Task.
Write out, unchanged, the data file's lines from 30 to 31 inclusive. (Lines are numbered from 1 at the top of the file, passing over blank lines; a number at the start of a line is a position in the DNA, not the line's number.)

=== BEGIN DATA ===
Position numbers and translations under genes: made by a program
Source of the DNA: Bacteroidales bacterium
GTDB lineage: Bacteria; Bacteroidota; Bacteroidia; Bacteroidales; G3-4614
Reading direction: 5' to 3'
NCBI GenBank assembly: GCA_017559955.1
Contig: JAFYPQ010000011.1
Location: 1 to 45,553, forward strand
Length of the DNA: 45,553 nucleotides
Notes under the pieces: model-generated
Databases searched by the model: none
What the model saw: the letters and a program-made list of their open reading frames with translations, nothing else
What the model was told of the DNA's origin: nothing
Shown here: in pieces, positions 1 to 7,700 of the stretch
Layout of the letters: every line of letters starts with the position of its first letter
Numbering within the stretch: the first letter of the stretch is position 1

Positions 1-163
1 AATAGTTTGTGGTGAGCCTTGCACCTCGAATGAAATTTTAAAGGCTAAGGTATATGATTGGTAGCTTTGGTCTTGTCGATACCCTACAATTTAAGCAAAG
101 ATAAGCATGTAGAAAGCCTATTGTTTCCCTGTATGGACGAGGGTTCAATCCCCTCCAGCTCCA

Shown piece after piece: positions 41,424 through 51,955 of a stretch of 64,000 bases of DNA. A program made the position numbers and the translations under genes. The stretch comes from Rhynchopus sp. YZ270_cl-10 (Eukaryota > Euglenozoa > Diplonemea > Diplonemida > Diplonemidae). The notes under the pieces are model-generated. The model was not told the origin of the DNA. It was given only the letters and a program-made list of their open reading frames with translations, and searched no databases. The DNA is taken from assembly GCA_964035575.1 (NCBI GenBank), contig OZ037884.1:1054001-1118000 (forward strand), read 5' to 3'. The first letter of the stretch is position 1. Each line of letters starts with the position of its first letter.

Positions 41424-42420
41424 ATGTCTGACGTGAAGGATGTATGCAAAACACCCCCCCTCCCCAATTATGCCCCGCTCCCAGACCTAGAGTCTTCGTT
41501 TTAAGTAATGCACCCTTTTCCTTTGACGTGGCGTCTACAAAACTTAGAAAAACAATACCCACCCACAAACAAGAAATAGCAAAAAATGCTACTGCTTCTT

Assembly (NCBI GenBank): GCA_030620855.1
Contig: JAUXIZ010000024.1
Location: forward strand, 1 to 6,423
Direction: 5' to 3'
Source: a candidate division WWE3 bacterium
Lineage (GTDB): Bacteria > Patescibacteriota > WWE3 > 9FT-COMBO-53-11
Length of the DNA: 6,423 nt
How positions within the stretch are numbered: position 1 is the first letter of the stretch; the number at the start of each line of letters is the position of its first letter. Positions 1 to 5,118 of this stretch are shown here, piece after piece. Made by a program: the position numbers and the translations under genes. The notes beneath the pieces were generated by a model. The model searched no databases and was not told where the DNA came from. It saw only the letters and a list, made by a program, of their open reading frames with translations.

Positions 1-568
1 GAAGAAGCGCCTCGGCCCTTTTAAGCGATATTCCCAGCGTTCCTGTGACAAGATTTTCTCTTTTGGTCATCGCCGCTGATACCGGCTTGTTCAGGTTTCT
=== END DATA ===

How positions within the stretch are numbered: position 1 is the first letter of the stretch; the number at the start of each line of letters is the position of its first letter. Positions 1 to 5,118 of this stretch are shown here, piece after piece. Made by a program: the position numbers and the translations under genes. The notes beneath the pieces were generated by a model. The model searched no databases and was not told where the DNA came from. It saw only the letters and a list, made by a program, of their open reading frames with translations.

Positions 1-568